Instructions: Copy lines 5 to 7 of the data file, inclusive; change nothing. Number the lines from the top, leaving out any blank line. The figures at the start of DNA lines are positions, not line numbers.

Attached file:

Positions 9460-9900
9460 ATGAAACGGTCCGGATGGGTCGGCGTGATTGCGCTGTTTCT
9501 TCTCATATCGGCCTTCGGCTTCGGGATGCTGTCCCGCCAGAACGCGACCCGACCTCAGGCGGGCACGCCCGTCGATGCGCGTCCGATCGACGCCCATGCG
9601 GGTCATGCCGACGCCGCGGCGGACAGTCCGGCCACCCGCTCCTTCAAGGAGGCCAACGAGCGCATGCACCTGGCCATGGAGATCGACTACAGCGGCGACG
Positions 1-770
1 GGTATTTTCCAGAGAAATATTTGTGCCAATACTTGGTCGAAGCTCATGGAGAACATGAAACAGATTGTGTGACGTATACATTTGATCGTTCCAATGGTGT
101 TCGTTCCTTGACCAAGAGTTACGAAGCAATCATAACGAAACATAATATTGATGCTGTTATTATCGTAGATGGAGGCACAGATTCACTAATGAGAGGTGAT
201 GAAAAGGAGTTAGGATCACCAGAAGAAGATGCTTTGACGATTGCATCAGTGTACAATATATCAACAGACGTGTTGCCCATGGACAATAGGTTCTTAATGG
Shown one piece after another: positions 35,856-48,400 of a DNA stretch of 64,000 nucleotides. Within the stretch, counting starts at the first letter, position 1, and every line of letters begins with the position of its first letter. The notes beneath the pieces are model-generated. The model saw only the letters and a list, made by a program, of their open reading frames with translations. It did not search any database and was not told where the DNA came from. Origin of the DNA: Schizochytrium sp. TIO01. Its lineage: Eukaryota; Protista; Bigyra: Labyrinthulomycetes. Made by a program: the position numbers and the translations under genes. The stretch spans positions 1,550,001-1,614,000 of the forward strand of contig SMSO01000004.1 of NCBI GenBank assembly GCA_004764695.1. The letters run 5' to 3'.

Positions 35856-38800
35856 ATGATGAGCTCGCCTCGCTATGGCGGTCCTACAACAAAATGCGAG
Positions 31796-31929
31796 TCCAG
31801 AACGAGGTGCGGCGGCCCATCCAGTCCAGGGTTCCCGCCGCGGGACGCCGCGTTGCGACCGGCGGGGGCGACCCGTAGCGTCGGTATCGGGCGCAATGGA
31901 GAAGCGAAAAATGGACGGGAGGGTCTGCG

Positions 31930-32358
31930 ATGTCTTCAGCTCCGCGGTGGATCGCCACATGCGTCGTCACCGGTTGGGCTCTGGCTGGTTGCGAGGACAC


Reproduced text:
Positions 1-770
1 GGTATTTTCCAGAGAAATATTTGTGCCAATACTTGGTCGAAGCTCATGGAGAACATGAAACAGATTGTGTGACGTATACATTTGATCGTTCCAATGGTGT
101 TCGTTCCTTGACCAAGAGTTACGAAGCAATCATAACGAAACATAATATTGATGCTGTTATTATCGTAGATGGAGGCACAGATTCACTAATGAGAGGTGAT